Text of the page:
This is Mental Illness Awareness Week 2015 and I want to talk about my physician heroes for mental health. The doctor heroes of my life and work this week are my colleagues at The Royal, the tertiary care psychiatric hospital in Ottawa that serves Eastern Ontario.

In this especially difficult time, when doctors are facing cuts to patient care and hospital doctors are coping with cuts to hospital funding as well as their own, the 70 doctors at my hospital are donating $1 million to the Foundation for Mental Health. The decision was made at our Associates’ meeting and received overwhelming support.

The donation will support care, education and research at the hospital. It is an extension of the clinical care, research and community action that is typical at The Royal. My colleagues care for patients from all walks of life, from youth to seniors with a dedication that is inspiring. We provide care in the hospital, shelters, community settings like Carlingwood Shopping Centre, group homes and prisons. The research undertaken in the Royal’s Institute for Mental Health Research is world-renowned. Our programing is innovative – we’ve even created an App to help young people cope with stress. My own small contribution to this innovation has taken the form of tweet chats.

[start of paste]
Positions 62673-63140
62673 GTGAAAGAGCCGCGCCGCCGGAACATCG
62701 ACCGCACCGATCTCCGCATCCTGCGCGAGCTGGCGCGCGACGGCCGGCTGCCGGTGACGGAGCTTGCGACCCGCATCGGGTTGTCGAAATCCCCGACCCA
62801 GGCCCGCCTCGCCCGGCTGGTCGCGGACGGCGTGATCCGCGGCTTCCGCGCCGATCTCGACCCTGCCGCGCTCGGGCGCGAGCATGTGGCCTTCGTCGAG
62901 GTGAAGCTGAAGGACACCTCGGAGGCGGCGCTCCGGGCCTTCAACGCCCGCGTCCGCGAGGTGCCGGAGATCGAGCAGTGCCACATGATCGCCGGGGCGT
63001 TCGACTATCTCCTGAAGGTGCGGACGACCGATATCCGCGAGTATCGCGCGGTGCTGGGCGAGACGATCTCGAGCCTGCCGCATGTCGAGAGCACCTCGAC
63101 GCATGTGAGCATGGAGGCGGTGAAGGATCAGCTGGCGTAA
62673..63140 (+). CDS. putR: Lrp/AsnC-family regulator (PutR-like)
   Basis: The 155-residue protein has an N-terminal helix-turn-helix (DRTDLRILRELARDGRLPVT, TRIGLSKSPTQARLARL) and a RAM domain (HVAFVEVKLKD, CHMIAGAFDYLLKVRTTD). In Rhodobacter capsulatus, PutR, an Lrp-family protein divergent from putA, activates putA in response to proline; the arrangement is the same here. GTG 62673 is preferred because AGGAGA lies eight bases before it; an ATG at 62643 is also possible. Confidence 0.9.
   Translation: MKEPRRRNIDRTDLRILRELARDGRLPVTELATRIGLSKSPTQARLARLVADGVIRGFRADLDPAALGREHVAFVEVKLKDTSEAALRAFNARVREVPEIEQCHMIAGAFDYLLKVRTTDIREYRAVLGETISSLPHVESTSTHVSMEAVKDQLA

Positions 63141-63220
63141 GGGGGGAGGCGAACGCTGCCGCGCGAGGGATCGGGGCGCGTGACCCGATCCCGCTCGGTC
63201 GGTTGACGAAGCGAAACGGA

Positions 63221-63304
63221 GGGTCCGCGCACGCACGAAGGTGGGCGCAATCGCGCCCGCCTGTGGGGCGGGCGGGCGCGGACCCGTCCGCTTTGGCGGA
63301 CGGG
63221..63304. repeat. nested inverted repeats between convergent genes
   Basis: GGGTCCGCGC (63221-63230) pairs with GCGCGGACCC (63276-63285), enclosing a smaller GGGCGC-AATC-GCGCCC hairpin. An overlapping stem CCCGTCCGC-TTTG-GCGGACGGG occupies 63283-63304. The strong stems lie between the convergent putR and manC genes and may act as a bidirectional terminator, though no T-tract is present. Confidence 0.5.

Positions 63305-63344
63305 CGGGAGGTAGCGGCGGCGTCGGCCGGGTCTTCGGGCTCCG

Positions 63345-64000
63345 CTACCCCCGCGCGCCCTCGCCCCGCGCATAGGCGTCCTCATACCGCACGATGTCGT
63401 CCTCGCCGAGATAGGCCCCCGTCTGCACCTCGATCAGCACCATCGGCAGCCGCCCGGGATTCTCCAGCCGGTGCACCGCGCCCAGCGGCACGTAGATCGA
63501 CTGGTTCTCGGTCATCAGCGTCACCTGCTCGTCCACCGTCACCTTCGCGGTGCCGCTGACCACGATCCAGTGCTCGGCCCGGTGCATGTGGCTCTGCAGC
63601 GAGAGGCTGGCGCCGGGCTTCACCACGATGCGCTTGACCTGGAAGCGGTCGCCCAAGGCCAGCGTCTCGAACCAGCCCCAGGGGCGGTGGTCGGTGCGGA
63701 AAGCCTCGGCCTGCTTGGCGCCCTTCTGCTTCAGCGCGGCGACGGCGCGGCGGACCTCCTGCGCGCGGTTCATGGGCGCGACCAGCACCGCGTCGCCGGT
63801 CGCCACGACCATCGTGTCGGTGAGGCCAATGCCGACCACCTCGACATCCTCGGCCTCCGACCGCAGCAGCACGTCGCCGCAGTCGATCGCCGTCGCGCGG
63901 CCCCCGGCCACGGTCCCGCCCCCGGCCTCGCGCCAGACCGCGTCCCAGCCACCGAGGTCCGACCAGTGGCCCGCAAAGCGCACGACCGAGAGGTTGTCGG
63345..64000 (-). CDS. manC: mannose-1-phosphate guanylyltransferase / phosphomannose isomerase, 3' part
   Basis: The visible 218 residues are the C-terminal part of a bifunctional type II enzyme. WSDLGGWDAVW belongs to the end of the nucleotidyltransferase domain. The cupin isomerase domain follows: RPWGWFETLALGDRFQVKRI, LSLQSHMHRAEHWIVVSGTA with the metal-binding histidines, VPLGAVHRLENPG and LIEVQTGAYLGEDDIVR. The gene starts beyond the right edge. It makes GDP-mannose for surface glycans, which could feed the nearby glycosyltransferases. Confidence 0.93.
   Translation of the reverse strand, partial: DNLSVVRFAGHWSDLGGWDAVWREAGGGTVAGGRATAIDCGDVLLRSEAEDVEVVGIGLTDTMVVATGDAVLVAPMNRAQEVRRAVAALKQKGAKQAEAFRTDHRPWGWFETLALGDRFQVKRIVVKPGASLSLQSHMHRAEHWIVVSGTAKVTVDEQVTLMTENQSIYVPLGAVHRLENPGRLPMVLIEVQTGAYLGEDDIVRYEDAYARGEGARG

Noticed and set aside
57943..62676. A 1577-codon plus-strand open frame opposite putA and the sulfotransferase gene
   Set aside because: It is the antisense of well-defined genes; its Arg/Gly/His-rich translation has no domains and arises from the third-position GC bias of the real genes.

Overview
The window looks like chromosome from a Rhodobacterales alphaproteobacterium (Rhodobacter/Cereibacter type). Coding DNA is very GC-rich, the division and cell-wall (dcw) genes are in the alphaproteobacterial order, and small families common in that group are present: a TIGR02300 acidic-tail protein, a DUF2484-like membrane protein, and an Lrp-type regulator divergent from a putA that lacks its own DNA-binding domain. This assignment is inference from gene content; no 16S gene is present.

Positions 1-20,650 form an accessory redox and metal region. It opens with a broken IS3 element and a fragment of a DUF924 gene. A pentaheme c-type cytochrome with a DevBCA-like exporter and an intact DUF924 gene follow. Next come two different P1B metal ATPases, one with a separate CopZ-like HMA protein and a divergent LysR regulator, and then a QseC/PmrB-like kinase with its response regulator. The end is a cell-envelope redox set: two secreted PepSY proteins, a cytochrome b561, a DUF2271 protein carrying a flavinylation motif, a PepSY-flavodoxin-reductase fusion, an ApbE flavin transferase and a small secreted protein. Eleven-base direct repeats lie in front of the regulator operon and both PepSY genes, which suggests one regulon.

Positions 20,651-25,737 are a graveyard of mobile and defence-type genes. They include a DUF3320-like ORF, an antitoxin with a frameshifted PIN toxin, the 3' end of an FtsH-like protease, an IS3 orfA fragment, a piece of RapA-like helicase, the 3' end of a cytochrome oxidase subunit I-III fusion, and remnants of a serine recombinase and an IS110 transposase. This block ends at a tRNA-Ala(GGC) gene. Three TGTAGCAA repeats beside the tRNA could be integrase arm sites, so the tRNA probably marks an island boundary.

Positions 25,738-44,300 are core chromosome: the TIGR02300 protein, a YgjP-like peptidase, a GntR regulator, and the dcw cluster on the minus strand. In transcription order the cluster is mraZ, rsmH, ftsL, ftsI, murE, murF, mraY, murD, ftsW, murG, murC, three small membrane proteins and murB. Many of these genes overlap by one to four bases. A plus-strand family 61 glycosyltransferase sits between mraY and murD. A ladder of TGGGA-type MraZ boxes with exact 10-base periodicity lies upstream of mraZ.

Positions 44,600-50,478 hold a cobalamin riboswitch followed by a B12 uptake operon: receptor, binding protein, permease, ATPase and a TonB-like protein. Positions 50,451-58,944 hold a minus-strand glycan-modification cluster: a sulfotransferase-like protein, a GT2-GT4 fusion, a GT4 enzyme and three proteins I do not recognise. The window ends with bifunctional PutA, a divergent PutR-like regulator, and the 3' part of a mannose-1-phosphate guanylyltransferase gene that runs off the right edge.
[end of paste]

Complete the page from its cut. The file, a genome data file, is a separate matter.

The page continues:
My unusual schedule means that I often arrive early at the hospital or leave late. Regardless of the hour, I am rarely the only doctor in the building. I am proud to be a part of this group of physicians but I am also humbled by the talent and generosity around me.